Paul Thomas Anderson’s Phantom Thread stars Daniel Day-Lewis as Reynolds Woodcock, a persnickety couturier who adores — and butts heads with — his headstrong muse Alma (Vicky Krieps) and his fiercely protective sister (Lesley Manville). The film was at least partly inspired by the real life of designer Charles James, a British-born couture prodigy famously possessive of his dresses. But the House of Woodcock’s designs don’t borrow much from James’s sartorial aesthetic; instead, Woodcock’s gorgeous clothes were designed by costume designer Mark Bridges. Anderson tasked Bridges with creating the entire world of the House of Woodcock, mapping out its influences, impact, and clientele, which was no small feat: The clothes are, arguably, the film’s main character. They more than make Phantom Thread’s man — they occasionally undo him, as well.
Anderson pitched Bridges on the movie in the early stages, asking him if he’d ever heard of James. He had — and was excited, but cautious: “I said, ‘Yeah, I went to the show last year at the Met,’” recalls Bridges. “[Anderson] was a little secretive about it. I was probably breaking out in a sweat or something thinking, Why are you asking me this?” Bridges, who’s worked with the director on all of his films, wasn’t quite certain what he was teasing. “You just never know what you’re going to get with him,” laughs Bridges. “Sometimes it’s just porn in the Valley, or it’s oil derricks in Texas or ’70s hippies, and now we’ve got ’50s couture.”
The designer’s team — which included real couture seamstresses, and a “cutter,” Cecile Van Dyke — constructed the couture clothes made-to-measure and with as few seams as possible. But Bridges wasn’t intimidated by the task of creating such luxurious, intricate designs: “A lot of our research involved really knowing what was going on in the culture world in London at that time, knowing who the designers were, what they were producing, who their clients were, and where could Reynolds fit into that world,” Bridges says. “The challenge is always turning a design into a real, livable garment that will dramatically tell the story.”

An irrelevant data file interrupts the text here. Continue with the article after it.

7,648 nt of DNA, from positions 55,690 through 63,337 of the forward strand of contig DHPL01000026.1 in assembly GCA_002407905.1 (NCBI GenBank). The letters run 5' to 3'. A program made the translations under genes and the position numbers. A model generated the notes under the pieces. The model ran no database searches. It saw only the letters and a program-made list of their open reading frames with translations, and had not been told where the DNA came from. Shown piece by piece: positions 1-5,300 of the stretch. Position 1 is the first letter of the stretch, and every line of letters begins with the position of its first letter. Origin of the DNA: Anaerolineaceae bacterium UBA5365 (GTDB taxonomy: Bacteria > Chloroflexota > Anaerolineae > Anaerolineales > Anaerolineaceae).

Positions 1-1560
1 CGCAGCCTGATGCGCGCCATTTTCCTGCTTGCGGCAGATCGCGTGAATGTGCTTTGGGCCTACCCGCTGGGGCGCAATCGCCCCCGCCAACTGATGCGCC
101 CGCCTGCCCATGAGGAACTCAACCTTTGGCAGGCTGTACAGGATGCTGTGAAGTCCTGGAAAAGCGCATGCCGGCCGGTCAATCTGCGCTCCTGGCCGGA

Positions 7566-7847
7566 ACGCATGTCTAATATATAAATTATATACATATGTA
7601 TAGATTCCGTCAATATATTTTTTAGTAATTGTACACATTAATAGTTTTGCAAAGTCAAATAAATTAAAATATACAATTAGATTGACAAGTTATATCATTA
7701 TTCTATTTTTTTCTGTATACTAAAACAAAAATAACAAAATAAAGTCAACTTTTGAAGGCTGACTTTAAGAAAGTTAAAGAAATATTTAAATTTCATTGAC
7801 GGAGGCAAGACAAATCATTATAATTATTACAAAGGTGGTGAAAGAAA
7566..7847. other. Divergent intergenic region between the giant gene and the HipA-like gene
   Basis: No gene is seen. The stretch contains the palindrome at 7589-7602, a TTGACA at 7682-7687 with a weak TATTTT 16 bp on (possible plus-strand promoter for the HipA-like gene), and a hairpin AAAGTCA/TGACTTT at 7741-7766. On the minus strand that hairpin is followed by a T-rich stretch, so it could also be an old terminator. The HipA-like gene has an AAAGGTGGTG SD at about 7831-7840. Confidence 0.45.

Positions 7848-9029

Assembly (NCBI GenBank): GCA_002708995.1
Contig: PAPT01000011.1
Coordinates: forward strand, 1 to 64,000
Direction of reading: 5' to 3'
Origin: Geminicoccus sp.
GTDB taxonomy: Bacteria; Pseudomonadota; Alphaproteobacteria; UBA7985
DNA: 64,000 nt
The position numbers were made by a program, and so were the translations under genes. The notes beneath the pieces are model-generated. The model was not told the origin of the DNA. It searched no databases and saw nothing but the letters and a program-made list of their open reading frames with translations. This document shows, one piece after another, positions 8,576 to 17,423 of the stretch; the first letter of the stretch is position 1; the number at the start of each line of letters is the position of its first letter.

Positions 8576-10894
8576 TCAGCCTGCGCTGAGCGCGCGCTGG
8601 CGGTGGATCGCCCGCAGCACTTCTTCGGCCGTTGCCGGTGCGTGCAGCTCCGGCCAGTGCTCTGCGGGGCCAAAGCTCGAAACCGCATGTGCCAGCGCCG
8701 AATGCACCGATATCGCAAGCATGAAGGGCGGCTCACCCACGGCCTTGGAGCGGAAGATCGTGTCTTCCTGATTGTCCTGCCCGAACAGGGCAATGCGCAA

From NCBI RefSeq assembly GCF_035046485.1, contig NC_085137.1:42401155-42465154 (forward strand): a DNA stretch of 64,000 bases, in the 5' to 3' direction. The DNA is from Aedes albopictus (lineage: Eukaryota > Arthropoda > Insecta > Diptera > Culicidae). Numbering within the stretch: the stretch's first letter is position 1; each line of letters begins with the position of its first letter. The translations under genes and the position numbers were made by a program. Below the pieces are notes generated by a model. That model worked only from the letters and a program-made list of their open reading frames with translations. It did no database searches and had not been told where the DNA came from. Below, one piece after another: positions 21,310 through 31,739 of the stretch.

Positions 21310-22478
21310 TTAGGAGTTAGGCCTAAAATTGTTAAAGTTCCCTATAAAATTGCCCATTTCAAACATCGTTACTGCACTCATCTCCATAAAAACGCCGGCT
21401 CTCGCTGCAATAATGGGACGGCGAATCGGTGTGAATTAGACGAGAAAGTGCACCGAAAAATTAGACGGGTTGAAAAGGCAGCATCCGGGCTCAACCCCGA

Below, Bridges breaks down the story behind four of the film’s most memorable looks.
Burgundy Velvet Dress With Cape
Phantom Thread introduces the House of Woodcock with one of its most luxurious designs: A client (Gina McKee) arrives for a fitting, and she’s slipped into a magnificent burgundy dress with a rich velvet cape. It hits all of the House’s notes — and was conceived by Day-Lewis himself. The actor did a stick-figure sketch, and Bridges was charged with bringing it to life. “Paul really wanted him to feel like he had some authorship because of the way he distinctly prepares,” Bridges says.
Working from Day-Lewis’s design took some editing: “Cecile and I made decisions and choices along the way that made the sketch more practical. The original probably had about 30 pounds of velvet on it, so the cape is shorter, and we still had to make it seem 1950s high fashion,” Bridges says. The result is a show-stopping gown, a design that’s a perfect entry point into the House’s aesthetic: “It’s lace, rich fabrics, rich colors, a little nod to historical references,” he adds.
Alma’s Red Dress
“What’s good about it is it’s vaguely awkward,” Bridges says of a crimson sheath dress Alma designs for herself. In the scene where she’s wearing it, she’s just dismissed Reynolds’s staff to pull off a date night for the two of them. (This does not work out, partially due to some poorly planned asparagus.) When Alma walks down the stairs, it’s an uncomfortable moment; Reynolds eyes her up and down, less than pleased with her handiwork.
“It’s not a fine design,” Bridges says of the dress. “It’s thought about and it serves its purpose for the scene, but there’s something vaguely homemade and awkward about it.” Throughout the movie, Alma fiddles with embroidery, and it was important to Krieps that we see that reflected in the dress her character designs: Bridges had his team add some flowers to the shoulders of the oddly structured garment. “Again, it was another thing that made it not a couture garment, but a wonderful attempt, a passionate attempt, a little loving hands at home,” Bridges says, laughing.
Alma’s Spring Collection Dress